The biggest challenges in the green project were finding building materials that met LEED standards and adjusting traditional building practices to those standards, says McAneny of the Port of Oakland.

But, in the long run, those efforts will be worth it with lower operating and maintenance costs, he says. Those savings, both monetary and environmental, include a high use of recycled construction materials, including wood, concrete, asphalt, terrazzo, metals and carpet; the recycling of more than 75 percent of construction waste; terminal surfaces designed to be cleaned with minimal chemical products; lower energy usage because of high-efficiency heating and cooling; greater use of natural light to reduce lighting needs; low-wattage lighting; and low-flow water closets and faucets, McAneny says.

The Port of Oakland is currently seeking silver status accreditation for its efforts from the Green Building Council. Status is determined by how many points the project meets on the LEED rating system checklist.

Facts and Figures

Project: Terminal Renovation/Addition

Location: Oakland (CA) International Airport

Architect: Y.H. Lee Associates and MWM Architects

General Contractor: Turner Construction

Size: 108,000 square feet

Cost: $110 million

Construction: April 2004 - August 2007

The Challenge: Expand and renovate a LEED-certified terminal without closing

Support team members

Design consultant for terminal extension: Jacobs Carter Burgess

Mechanical building design: NBA Engineering

LEED consultant: Enovity

Y. H. Lee Associates (YHLA) served as the interior architect and coordinated electrical power and lighting, HVAC distribution, telecommunications and airport systems. As part of a joint venture with the previously mentioned architects, MWM Architects served as shell and core architects.

Lester Tom, associate principal with YHLA, says seeking LEED certification for the terminal project had little impact on design efforts. "Many of the LEED points are determined by end-user practices and policies such as recycling, electric car parking and charging, janitorial practices and the purchase of 'green' power," Tom says. "LEED guidelines provide no particular advantage or disadvantage for motivated designers to specify 'green' products and use good design practices."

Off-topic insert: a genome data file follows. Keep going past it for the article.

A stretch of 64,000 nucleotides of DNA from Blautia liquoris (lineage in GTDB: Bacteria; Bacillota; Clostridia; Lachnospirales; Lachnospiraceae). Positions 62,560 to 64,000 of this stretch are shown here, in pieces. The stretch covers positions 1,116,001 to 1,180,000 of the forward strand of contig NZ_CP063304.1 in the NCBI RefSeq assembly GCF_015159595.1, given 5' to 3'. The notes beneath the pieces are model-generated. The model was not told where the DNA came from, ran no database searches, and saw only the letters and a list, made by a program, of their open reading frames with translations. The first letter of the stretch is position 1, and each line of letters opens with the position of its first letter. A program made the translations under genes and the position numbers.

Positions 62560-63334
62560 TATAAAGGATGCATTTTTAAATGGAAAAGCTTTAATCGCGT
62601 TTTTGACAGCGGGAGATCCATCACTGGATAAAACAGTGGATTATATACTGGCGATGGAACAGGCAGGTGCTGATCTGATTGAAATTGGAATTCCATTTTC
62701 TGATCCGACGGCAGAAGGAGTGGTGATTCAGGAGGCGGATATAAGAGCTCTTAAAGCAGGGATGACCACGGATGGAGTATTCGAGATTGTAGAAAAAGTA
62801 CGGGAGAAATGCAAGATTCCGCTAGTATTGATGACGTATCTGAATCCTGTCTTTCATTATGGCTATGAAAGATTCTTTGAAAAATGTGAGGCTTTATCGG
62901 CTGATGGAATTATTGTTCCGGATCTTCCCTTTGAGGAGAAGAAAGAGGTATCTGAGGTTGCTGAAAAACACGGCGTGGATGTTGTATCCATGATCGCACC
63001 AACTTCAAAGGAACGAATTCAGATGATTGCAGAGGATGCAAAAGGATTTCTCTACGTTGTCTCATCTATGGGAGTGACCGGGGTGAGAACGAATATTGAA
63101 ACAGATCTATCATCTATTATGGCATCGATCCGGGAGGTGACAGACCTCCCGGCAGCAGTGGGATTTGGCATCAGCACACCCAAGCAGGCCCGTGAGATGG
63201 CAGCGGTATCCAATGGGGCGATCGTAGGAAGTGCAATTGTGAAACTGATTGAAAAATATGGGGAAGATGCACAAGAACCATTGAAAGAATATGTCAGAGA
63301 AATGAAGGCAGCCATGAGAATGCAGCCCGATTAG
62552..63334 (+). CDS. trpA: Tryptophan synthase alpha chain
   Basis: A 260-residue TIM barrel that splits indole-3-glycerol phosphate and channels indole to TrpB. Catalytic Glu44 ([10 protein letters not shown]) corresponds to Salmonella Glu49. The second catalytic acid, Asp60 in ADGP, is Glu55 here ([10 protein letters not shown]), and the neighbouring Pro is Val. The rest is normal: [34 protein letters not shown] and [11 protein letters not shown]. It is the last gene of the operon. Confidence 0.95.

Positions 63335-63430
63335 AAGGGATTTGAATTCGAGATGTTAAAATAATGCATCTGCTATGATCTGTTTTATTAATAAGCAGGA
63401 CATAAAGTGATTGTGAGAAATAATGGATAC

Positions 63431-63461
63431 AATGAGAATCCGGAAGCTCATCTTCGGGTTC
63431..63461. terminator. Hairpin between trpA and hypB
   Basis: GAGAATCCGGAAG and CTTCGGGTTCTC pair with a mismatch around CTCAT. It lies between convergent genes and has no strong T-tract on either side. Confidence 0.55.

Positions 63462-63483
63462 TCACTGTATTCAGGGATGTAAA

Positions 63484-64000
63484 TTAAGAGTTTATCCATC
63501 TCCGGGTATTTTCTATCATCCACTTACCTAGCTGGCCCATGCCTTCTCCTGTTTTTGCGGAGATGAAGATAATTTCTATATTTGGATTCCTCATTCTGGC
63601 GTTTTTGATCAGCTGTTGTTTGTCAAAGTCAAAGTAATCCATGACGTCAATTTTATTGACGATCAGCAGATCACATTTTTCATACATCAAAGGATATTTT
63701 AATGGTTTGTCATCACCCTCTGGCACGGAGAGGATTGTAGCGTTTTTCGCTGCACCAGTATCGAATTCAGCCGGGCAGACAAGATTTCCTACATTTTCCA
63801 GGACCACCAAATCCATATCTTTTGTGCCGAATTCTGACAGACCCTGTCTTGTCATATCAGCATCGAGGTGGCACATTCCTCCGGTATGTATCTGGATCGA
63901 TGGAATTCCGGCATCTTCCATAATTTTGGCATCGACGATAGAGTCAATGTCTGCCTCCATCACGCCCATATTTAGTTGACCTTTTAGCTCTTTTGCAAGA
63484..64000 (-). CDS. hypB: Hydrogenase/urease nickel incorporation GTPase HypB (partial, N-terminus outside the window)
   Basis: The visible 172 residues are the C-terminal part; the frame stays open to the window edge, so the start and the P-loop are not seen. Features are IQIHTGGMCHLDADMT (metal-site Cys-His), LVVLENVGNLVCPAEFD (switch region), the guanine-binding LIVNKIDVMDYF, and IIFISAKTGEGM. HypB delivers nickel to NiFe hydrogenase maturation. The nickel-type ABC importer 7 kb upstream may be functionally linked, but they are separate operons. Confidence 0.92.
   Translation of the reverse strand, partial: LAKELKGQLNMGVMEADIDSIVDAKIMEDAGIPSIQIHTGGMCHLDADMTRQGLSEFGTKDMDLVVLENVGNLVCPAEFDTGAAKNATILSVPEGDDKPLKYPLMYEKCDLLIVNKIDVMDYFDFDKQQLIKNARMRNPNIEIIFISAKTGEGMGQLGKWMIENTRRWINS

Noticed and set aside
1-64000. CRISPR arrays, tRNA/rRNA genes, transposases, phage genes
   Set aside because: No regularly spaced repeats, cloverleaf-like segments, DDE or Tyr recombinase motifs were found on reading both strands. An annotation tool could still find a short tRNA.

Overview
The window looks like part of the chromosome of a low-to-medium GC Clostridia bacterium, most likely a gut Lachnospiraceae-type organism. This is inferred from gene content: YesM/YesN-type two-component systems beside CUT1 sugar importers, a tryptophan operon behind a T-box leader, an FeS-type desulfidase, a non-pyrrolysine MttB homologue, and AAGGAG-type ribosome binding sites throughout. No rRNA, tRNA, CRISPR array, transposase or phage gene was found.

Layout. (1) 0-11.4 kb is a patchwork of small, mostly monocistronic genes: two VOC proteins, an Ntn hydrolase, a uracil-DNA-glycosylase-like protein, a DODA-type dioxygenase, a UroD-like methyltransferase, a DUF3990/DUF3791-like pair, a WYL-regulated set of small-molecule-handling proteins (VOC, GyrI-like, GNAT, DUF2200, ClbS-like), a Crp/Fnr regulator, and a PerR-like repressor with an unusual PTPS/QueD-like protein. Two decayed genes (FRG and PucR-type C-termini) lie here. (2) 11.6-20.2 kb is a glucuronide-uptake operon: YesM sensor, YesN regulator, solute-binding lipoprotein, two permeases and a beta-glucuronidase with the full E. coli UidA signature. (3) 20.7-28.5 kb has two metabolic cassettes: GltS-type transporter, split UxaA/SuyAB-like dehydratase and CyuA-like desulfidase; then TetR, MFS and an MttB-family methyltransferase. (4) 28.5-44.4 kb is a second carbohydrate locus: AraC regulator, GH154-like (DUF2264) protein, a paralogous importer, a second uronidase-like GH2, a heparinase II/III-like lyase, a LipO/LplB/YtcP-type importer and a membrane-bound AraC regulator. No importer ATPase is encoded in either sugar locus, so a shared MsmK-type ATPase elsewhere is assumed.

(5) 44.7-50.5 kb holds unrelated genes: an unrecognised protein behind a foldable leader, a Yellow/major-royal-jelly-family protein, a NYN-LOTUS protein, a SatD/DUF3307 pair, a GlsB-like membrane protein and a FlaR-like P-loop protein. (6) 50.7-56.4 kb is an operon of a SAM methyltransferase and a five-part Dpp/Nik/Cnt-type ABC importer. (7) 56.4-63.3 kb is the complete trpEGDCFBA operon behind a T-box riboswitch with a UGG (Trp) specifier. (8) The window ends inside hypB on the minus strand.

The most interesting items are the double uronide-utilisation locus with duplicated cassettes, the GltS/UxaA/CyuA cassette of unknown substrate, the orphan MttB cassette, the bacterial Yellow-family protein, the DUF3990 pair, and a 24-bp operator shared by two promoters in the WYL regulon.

Turner has completed several LEED-certified projects across the country, including the platinum-level California EPA Headquarters in Sacramento, the gold-level 1180 Peachtree skyscraper in Atlanta and the platinum-level Exelon corporate headquarters in Chicago.

LEED-certified buildings are harder to come by in airports. McAneny says the Oakland project will likely be the second such airport building in the country. 


FREE Whitepaper

PAVIX: Proven Winner for All Airport Concrete Infrastructure

PAVIX: Proven Winner for All Airport Concrete Infrastructure

International Chem-Crete Corporation (ICC) manufactures and sells PAVIX, a unique line of crystalline waterproofing products that penetrate into the surface of cured concrete to fill and seal pores and capillary voids, creating a long lasting protective zone within the concrete substrate.

Once concrete is treated, water is prevented from penetrating through this protective zone and causing associated damage, such as freeze-thaw cracking, reinforcing steel corrosion, chloride ion penetration, and ASR related cracking.

This white paper discusses how the PAVIX CCC100 technolgy works and its applications.



Featured Video

Featured Video

# # #

# # #